Chemical recycling has gained increased attention as a promising recovery technology, especially for post-consumer plastic waste. It is seen as a complementary solution to mechanical recycling, being better suited for difficult to recycle plastics like multi-layer solutions or heavily contaminated plastics. Yet, its availability at commercial scale is currently still limited, and a legislative framework at European level still needs to be established.
The term chemical recycling, also known as feedstock or tertiary recycling, comprises different varying technologies that convert plastic waste into an upstream feedstock resulting in secondary raw materials that have the same quality as virgin materials. This recovery technologies provide an opportunity for plastic waste streams that generally are not mechanically (or otherwise) recycled. In this way, waste is directed away from landfill or energy recovery towards higher quality recycling. However, chemical recycling is still facing economic and technical challenges, which have an effect on their potential for commercial development in Europe.
The industry association Chemical Recycling Europe defines chemical recycling as “any reprocessing technology that directly affects either the formulation of the polymeric waste or the polymer itself and converts them into chemical substances and/or products whether for the original or other purposes, excluding energy recovery”. Chemical recycling can be distinguished into two major groups of processes: chemical depolymerisation and thermal depolymerisation. Chemical depolymerisation is a process in which plastic is broken down into oligomers or monomers through a chemical reaction. The technique allows the plastic material to be chemically recycled again and again, since new virgin polymers can be produced after each depolymerisation. Thermal depolymerisation is a process in which the plastic waste is heated up either in the absence of oxygen or with limited oxygen. It produces a feedstock that can be used for chemicals as well as fuels. However, only material-to-material recycling is suitable for the concept of plastics recycling.
Having started with little success in the mid-1990s, in recent years, the interest in chemical recycling in Europe has grown significantly. Now, different actors, including start-ups, universities, and companies, are working on the development of these new technologies. So far, only very few companies in Europe reached commercial scale. To achieve profitability, large investments into new plants and large amounts of suitable plastic waste streams are necessary. However, with the demand for recycled plastics expected to increase in the coming years, chemical recycling can be a valid option for post-consumer waste streams in the future. Particularly since mechanical recycling often has difficulties reaching the required qualities.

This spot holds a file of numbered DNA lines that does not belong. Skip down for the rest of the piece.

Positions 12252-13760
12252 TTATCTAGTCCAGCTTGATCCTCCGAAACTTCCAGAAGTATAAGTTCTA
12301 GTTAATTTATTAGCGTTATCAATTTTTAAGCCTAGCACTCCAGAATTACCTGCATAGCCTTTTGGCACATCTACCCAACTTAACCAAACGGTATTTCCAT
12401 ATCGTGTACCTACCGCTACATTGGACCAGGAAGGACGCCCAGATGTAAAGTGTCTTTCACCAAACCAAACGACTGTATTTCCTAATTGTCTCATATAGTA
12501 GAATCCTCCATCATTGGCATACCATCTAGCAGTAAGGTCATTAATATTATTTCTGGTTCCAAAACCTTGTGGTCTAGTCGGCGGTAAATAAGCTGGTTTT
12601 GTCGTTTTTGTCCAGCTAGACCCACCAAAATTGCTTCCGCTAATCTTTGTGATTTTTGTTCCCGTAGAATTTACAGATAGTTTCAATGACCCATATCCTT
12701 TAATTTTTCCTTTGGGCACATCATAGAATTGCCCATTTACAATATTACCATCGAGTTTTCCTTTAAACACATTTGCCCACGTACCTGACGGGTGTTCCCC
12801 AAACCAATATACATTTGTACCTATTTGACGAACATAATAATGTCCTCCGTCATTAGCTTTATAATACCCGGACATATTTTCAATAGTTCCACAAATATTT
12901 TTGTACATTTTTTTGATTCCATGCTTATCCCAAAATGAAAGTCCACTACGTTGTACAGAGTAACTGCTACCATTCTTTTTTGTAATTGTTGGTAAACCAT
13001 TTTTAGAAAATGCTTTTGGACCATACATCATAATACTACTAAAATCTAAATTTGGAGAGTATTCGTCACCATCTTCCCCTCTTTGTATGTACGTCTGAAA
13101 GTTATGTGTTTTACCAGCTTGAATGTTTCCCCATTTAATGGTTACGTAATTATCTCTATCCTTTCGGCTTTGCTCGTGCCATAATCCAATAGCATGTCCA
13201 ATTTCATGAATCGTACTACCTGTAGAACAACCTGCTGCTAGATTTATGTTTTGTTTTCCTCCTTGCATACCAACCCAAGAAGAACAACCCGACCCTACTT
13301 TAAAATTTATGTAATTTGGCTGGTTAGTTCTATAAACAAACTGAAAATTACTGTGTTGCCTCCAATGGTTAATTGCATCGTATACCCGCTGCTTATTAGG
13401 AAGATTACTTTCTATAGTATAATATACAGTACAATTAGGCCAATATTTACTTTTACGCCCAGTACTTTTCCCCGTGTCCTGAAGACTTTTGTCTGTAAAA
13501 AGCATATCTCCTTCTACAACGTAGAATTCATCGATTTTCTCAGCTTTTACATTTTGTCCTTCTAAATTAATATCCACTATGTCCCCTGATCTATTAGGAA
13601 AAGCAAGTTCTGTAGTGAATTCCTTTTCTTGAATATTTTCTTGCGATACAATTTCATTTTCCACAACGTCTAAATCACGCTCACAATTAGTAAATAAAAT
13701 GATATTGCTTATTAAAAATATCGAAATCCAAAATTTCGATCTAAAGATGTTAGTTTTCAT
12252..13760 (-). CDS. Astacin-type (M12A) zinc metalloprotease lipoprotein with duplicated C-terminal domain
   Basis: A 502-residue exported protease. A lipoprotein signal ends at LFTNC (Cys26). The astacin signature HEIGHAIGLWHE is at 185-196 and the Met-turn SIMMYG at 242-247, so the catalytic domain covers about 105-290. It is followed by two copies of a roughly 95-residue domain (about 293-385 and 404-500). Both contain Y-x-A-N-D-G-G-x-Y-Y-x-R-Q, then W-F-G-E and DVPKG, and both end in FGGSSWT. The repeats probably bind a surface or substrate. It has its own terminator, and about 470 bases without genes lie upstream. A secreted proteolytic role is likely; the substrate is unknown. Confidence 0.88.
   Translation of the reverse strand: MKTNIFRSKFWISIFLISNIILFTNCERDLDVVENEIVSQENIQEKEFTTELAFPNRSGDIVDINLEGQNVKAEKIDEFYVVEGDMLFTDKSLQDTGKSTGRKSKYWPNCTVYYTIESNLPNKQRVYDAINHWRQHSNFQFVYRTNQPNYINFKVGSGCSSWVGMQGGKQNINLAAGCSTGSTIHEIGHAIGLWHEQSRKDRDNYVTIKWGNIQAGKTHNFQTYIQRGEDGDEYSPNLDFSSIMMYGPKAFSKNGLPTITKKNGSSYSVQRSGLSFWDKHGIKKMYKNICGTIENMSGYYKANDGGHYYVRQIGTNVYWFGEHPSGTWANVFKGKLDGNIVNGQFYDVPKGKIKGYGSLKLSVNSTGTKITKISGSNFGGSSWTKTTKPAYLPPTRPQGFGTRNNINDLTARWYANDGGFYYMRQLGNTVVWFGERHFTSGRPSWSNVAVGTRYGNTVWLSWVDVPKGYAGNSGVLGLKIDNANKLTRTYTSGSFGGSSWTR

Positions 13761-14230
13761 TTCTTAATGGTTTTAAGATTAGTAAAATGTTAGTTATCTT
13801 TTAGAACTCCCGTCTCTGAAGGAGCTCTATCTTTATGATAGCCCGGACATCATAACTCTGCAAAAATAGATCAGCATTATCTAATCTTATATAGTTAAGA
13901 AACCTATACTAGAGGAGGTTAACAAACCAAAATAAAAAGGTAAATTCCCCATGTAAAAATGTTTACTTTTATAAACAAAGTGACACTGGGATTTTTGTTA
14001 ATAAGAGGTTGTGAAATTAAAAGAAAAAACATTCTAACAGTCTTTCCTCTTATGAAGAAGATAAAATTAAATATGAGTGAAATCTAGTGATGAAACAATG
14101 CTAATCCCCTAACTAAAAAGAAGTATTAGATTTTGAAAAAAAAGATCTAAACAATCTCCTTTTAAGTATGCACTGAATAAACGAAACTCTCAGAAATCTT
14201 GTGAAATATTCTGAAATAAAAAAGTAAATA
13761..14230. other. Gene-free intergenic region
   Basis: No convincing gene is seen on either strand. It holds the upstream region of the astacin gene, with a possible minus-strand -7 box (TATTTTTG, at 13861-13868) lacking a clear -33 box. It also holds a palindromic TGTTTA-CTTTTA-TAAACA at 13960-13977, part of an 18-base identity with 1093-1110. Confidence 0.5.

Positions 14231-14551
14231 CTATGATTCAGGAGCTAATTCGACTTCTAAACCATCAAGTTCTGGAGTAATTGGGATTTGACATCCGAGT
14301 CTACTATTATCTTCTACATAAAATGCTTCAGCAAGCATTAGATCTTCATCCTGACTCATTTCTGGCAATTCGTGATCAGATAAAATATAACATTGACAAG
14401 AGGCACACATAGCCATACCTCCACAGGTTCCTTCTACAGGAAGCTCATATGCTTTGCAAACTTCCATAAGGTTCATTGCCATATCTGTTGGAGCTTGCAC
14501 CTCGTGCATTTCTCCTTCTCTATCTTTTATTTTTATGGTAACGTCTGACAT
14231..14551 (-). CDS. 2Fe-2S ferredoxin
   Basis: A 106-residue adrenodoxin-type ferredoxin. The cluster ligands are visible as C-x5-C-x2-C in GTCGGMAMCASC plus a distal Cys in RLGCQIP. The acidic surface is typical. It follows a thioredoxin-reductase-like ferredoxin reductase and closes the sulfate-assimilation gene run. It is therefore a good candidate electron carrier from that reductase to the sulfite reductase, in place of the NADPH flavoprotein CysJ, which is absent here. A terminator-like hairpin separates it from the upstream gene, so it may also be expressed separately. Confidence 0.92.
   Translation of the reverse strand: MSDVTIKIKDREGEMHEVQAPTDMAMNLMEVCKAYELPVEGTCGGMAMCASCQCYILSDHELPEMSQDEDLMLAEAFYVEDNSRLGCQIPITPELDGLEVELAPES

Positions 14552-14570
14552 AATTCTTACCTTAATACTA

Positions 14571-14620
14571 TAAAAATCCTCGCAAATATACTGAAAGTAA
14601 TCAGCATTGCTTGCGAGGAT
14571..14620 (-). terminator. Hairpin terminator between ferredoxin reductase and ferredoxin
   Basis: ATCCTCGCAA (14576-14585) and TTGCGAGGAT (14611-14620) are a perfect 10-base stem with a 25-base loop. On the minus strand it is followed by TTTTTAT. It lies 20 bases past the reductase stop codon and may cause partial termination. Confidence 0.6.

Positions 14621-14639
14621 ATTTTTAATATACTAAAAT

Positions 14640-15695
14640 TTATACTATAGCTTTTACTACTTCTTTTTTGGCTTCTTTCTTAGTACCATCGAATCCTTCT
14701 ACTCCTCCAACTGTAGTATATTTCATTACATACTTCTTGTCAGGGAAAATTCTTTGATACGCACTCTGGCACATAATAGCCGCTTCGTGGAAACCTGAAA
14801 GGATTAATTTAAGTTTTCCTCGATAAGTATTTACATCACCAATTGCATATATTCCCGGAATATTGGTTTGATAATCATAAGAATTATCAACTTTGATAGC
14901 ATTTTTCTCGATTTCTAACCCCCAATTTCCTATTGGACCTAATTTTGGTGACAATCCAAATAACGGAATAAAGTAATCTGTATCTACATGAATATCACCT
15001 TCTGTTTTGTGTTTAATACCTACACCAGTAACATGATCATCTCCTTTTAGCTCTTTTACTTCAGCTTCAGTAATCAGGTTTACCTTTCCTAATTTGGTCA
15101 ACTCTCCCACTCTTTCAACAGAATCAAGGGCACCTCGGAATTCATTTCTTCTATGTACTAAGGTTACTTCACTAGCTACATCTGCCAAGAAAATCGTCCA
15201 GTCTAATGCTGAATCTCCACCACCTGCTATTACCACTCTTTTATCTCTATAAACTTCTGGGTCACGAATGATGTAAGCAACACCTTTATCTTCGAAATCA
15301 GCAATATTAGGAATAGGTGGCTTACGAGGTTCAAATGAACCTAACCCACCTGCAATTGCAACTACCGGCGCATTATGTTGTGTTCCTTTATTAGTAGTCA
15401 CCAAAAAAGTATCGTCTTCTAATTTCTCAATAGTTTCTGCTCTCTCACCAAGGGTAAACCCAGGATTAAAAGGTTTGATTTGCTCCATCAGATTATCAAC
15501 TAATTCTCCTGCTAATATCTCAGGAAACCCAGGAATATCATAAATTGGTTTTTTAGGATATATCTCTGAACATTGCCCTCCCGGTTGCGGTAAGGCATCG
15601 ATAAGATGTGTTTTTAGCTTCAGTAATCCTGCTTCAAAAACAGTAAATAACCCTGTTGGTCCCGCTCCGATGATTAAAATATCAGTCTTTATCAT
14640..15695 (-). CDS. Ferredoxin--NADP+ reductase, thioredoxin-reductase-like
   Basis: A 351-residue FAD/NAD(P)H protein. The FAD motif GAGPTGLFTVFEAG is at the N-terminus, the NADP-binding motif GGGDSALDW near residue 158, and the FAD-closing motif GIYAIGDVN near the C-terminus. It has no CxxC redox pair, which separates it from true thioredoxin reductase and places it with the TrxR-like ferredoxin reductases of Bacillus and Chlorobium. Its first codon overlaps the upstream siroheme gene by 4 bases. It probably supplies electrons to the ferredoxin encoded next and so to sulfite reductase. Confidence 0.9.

A specific regulatory framework for chemical recycling does not yet exist in Europe but there are several (legislative) initiatives that could affect these technologies. Initiatives include the EU Waste Framework Directive which refers to chemical recycling in its definition of recycling. However, the definition is only limited to plastic-to-plastic recycling and excludes plastic-to-fuels technologies. Although the current EU Regulation on recycled plastic materials and articles intended to come into contact with foods only refers to mechanical recycling, the envisaged revision of the European waste legislation will probably lead to the establishment of more consistent definitions. On the Member State level, attitudes towards chemical recycling vary considerably. Whereas the Netherlands, for instance, appear to be open these new technologies, there seems to be some reluctance in promoting such innovative recycling methods in Germany. The European Commission has also initiated a study that aims to develop methods to measure the recycled content of the produced plastics and chemicals, including chemically recycled material.
Chemical recycling is also an option for bio-based plastic. It is possible to develop feedstock recycling for a number of bio-based drop-ins, such as bio-based PE, bio-based PET, and bio-based PP. PLA can be recycled by chemical depolymerisation. Research has also shown that chemical recycling can be used to separate PLA and PET with both materials being recycled in a two-step process. Chemical recycling of bio-based plastics contributes to a circular bioeconomy by keeping renewable content in the loop even longer, requiring not only fewer fossil resources but also less renewable feedstock to produce new, high-quality bio-based plastics.
For more information also read our EUBP background paper on chemical recycling.